Elzen wrestles through chronic knee problems

Anthony Maggio

Minnesota wrestler Owen Elzen never comes home from practice empty handed.

The 197-pound senior has three ice bags with him when he returns from a day on the mats, which helps to curb the pain in his knees. This is what he has to do.

In addition, Elzen goes to practice an hour before it starts so he can get treatment for his knees, and stays an hour after for the same reason.

This is what he has to do.

“You don’t get through a season – you don’t get through a week – without having something that hurts real bad,” Elzen said.

Elzen wrestled a majority of last year’s campaign, his junior season, with a torn ACL in his right knee. In spite of this obstacle, he finished third in the Big Ten and NCAA at 197 pounds, tallying a 30-3 overall record while earning his first All-America citation.

“It wasn’t a big deal,” Elzen said of performing with the pain. “It wasn’t something that had to be done right away. As long as I could compete and be a contributor to the team, that’s what I wanted to do.”

Elzen continued all season without complaint as if nothing was wrong. And this wasn’t the first time he wrestled hurt. As a freshman, he wrestled in a tournament with the same ailment.

“It’s a great story for the team or whoever when you’re just talking about stories of courage or being able to wrestle with pain,” assistant coach Marty Morgan said.

Making it through last season can be partly attributed to his demeanor. In the broad sense, Elzen is diligent.

He never misses practice. When the team gets a day off, he works out. He spends up to two hours a day before and after practice in the training room getting treatment for knees which have been operated on five times in Elzen’s career.

Elzen’s work ethic is one part innate, one part learned. While an underclassman, he watched the likes of former All-Americans Brandon Eggum and Tim Hartung.

According to Morgan, the physically imposing Elzen has become extremely regimented, much like two-time NCAA Champion Hartung, who also wrestled at 197 pounds.

“They know what they’re bringing with them on trips,” Morgan said. “They know what they’re going to eat, and even when they’re going to bed.”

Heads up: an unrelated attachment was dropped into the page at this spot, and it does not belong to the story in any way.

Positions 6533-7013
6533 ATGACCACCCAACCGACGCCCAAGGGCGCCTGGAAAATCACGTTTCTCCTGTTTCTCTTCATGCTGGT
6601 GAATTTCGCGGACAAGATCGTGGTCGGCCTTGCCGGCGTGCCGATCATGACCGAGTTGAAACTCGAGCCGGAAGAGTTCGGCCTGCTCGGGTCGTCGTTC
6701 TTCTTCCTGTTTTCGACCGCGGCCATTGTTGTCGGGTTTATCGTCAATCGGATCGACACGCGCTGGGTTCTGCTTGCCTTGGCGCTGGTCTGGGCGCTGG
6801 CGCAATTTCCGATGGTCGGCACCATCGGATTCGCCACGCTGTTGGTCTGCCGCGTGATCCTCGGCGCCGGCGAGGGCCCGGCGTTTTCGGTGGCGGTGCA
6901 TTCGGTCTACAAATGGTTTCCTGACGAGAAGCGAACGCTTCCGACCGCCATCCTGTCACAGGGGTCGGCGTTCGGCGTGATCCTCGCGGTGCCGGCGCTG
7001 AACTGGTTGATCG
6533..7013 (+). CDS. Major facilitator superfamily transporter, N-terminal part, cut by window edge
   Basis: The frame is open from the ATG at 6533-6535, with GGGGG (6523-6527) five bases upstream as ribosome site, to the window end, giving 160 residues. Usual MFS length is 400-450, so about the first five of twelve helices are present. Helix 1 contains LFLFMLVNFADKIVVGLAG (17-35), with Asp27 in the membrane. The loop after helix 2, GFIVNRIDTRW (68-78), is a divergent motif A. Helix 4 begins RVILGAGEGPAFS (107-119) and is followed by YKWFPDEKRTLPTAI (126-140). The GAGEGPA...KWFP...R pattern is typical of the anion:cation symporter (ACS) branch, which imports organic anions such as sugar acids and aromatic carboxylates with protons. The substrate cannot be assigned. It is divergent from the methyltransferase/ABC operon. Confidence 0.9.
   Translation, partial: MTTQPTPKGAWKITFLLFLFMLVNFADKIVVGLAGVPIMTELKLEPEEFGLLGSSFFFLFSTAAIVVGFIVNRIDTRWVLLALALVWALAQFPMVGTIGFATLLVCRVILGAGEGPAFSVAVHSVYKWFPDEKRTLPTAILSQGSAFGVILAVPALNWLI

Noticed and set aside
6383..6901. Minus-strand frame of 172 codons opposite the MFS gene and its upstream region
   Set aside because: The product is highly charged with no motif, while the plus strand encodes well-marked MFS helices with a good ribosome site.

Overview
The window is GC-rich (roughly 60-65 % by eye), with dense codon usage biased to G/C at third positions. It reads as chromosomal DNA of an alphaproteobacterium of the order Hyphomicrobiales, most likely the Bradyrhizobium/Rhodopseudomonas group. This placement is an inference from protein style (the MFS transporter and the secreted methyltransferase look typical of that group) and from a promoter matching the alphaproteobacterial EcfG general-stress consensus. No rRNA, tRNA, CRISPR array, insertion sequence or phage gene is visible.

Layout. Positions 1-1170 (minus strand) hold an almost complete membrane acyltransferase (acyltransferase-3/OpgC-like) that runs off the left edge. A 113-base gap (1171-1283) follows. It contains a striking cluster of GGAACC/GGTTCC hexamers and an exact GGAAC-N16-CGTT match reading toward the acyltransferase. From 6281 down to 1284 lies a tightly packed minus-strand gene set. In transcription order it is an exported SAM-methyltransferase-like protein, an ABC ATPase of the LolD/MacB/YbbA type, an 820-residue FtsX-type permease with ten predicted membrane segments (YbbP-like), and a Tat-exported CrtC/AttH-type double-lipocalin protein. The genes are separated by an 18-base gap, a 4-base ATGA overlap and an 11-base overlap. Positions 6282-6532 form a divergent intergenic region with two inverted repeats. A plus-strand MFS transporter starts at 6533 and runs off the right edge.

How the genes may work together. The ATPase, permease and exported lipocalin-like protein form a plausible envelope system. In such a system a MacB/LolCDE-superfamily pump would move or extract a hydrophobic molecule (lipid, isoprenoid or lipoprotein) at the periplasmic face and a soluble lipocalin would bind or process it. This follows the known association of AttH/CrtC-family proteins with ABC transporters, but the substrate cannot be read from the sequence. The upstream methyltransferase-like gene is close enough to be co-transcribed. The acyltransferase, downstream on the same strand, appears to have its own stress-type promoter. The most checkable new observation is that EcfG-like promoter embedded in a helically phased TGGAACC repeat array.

With the lessons Elzen learned from his predecessors and the experience he has gained over three seasons, the senior is posting career numbers.

Elzen has a 26-2 record and already has eight pins on the year. He had nine all of last season.

Head coach J Robinson attributes Elzen’s success to a newfound self-confidence.

“He was wrestling against Michigan, got taken down, but didn’t panic or lose his focus,” Robinson said. “He just very methodically got up and did what he had to do. That’s a statement of self-confidence. That shows you where a kid is.”

Elzen’s self-confidence stems primarily from overcoming last season’s injury. But his trials have helped teammates reach for their full potential as well.

“Him being hurt was a motivator knowing that he was doing everything he could to wrestle, even though he was hurting,” said Leroy Vega, Elzen’s teammate and roommate. “It made you think, ‘Hey, he’s going to go out there hurt; I’m not even hurt. I better go out there and give more than what he can give.'”

To become a national champion, which is Elzen’s final goal, he must accomplish something no college wrestler has done, defeat Iowa State’s Cael Sanderson.

The Cyclone’s 197-pound three-time national champion has never lost a match in his college career. Last weekend he tied Iowa State’s career mark with his 150th victory.

Elzen is currently ranked third in the nation but has never faced Sanderson.

“Elzen getting to the finals with Sanderson is definitely realistic,” Morgan said. “But being able to beat Sanderson would be basically compared to the Miracle on Ice in 1980.”

Elzen doesn’t mention Sanderson, though, even when talking about the possibility of a national championship. He instead focuses on his team.

“That would cap everything off – an individual title and a team title,” Elzen said. “Getting some guys in there to win some national championships too, that would be perfect.”

Robinson said if there’s anyone who has a chance to beat Sanderson, it’s his quiet senior.

No matter what the final outcome, Robinson will have only the highest respect for Elzen, considering what Elzen has overcome in his Gophers career.

“He did what he had to do,” Robinson said. “That’s the true statement of a champion and the true statement of greatness. He never used it as an excuse, not once ever.

“I don’t think there’s a higher compliment than to say to a kid he did what he had to do.”

Anthony Maggio covers wrestling and
welcomes comments at
[email protected]